Tight fiscal policies are being pursued in many countries to deal with high public-sector deficits that resulted from the deep recession of 2008/9. This has put the main onus on monetary policy as the means of stimulating recovery. As a result we have seen record low interest rates around the world, set at only slightly above zero in the main industrialised countries for the past 4½ years. In addition, there have been large increases in narrow money as a result of massive programmes of quantitative easing.
Yet recovery remains fragile in many countries, including the UK and much of the rest of Europe. And a new problem has been worries by potential investors that loose monetary policy may be soon coming to an end. As the June blog The difficult exit from cheap money pointed out:
The US economy has been showing stronger growth in recent months and, as a result, the Fed has indicated that it may soon have to begin tightening monetary policy. It is not doing so yet, nor are other central banks, but the concern that this may happen in the medium term has been enough to persuade many investors that stock markets are likely to fall as money eventually becomes tighter. Given the high degree of speculation on stock markets, this has led to a large-scale selling of shares as investors try to ‘get ahead of the curve’.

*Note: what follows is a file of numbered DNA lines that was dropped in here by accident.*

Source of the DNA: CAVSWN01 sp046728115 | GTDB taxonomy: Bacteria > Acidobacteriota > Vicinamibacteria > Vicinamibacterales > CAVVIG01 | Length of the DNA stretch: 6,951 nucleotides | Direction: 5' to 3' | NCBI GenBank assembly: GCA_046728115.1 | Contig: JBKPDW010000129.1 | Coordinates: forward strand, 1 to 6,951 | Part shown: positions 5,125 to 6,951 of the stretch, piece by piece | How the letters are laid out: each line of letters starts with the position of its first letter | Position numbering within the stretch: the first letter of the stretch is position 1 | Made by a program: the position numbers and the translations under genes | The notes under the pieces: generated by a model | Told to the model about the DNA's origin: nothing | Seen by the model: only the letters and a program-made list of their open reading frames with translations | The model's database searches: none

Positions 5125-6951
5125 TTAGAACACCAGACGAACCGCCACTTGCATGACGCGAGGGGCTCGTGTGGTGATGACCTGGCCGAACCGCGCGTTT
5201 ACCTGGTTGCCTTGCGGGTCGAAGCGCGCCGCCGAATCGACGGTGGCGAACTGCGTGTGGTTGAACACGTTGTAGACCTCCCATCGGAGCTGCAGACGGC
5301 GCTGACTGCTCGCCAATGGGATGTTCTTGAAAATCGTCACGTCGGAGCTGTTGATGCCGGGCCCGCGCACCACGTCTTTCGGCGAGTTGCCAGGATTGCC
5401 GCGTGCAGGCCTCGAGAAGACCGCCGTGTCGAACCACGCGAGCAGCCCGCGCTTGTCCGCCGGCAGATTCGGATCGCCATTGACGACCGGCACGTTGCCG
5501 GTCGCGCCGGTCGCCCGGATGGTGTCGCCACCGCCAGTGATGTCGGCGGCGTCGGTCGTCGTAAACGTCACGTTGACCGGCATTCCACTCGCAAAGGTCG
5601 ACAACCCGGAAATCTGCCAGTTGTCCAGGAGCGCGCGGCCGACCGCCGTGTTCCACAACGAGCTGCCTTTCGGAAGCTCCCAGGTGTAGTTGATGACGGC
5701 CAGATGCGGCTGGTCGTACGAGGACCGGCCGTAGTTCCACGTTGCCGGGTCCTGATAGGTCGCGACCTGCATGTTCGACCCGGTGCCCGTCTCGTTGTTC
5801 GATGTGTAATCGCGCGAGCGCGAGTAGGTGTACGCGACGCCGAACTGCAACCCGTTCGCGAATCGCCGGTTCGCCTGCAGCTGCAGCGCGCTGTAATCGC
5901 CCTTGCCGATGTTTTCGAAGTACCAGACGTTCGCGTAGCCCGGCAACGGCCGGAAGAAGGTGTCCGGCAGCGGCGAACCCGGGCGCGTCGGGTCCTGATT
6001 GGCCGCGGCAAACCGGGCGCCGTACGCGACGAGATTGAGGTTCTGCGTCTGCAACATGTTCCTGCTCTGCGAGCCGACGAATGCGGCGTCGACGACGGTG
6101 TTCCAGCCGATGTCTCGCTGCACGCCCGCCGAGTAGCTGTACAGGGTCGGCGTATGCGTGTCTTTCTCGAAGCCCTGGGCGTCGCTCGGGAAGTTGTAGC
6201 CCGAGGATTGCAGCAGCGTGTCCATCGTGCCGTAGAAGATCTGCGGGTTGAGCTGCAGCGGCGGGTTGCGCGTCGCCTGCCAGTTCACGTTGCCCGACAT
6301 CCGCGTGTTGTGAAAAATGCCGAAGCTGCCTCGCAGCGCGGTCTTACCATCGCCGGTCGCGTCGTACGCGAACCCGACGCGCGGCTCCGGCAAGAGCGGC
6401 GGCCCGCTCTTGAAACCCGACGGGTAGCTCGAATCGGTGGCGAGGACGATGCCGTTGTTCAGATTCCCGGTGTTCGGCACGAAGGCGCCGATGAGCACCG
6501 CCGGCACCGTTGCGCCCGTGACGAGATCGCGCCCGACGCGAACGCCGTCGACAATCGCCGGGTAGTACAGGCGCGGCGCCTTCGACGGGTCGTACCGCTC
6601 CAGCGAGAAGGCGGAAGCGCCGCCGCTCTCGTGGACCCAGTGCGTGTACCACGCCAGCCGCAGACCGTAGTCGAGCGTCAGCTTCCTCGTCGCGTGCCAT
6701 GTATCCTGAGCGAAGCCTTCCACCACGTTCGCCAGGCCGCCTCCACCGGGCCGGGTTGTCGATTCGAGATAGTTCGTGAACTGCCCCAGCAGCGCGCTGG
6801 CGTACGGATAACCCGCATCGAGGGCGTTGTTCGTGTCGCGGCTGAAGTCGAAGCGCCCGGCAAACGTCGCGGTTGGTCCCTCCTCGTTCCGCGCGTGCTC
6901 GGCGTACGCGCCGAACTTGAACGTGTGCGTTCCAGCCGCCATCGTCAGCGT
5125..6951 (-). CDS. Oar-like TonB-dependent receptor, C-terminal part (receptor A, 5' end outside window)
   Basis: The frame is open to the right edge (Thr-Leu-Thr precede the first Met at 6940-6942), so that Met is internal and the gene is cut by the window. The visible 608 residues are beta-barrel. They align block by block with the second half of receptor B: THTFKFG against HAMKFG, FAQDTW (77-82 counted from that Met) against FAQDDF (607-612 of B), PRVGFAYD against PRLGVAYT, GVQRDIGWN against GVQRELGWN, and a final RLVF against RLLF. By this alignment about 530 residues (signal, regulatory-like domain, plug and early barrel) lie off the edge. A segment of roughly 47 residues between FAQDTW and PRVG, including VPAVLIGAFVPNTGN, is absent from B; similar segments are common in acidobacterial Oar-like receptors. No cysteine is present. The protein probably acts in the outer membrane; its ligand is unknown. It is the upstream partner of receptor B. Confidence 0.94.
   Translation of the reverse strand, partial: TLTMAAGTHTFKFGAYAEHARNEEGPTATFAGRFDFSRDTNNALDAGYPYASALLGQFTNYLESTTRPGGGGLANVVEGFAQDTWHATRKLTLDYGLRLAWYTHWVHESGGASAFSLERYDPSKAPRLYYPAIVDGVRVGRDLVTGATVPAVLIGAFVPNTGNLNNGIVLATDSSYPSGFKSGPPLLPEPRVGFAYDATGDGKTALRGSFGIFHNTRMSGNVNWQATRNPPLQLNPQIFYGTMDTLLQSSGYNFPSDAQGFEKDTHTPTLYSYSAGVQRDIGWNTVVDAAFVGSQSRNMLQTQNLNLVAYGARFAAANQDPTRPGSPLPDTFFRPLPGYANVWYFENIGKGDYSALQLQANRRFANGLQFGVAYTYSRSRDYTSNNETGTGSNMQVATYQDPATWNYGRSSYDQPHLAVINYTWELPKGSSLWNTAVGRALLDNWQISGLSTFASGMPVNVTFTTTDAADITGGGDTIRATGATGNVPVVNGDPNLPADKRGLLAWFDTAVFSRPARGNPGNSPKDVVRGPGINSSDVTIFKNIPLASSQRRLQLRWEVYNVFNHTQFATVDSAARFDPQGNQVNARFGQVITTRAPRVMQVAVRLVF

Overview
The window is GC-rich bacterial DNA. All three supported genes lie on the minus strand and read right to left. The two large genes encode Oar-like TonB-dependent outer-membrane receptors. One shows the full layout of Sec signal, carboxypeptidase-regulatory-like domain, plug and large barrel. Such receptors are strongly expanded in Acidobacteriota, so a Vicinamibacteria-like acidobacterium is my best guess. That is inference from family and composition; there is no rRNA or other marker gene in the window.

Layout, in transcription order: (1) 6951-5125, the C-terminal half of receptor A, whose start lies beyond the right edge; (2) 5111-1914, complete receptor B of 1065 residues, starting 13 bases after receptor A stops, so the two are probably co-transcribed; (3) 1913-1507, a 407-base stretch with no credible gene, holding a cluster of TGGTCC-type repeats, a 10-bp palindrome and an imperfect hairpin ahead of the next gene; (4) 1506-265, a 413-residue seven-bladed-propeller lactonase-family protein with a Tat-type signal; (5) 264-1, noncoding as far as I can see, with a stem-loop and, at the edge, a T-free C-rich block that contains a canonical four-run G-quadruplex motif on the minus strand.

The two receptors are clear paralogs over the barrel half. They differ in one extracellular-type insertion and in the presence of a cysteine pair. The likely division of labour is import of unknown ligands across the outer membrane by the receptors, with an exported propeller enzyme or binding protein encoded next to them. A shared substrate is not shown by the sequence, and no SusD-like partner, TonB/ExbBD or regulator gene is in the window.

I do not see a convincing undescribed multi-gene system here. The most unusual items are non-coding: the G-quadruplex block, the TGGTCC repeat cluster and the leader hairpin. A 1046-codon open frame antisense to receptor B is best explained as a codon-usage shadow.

Central banks have responded with a new approach to monetary policy. This is known as ‘forward guidance’. The idea is to manage expectations by saying what the central bank will do over the coming months.
The USA was the first to pursue this approach. In September 2012 the Fed committed to bond purchase of $40bn per month (increased to $85bn per month in January 2013) for the foreseeable future; and record low interest rates of between 0% and 0.25% would continue. Indeed, as pointed out above, it was the ‘guidance’ last month that such a policy would be tapered off at some point, that sent stock markets falling in June.
The Fed has since revised its guidance. On 10 July, Ben Bernanke, the Fed Chairman said that monetary policy would not be tightened for the foreseeable future. With fiscal policy having been tightened, QE would continue and interest rates would not be raised until unemployment had fallen to 6.5%.
Japan has been issuing forward guidance since last December. Its declared aim has been to lower the exchange rate and raise inflation. It would take whatever fiscal and monetary policies were deemed necessary to achieve this (see A J-curve for Japan? and Japan’s three arrows).
Then on 4 July both the Bank of England and the ECB adopted forward guidance too. Worried that growth in the US economy would lead to an end to loose monetary policy before too long and that this would drive up interest rates worldwide, both central banks committed to keeping interest rates low for an extended period of time. Indeed, the ECB declared that the next movement in interest rates would more likely be down than up. Mario Draghi, the ECB president said that the ending of loose monetary policy is ‘very distant’.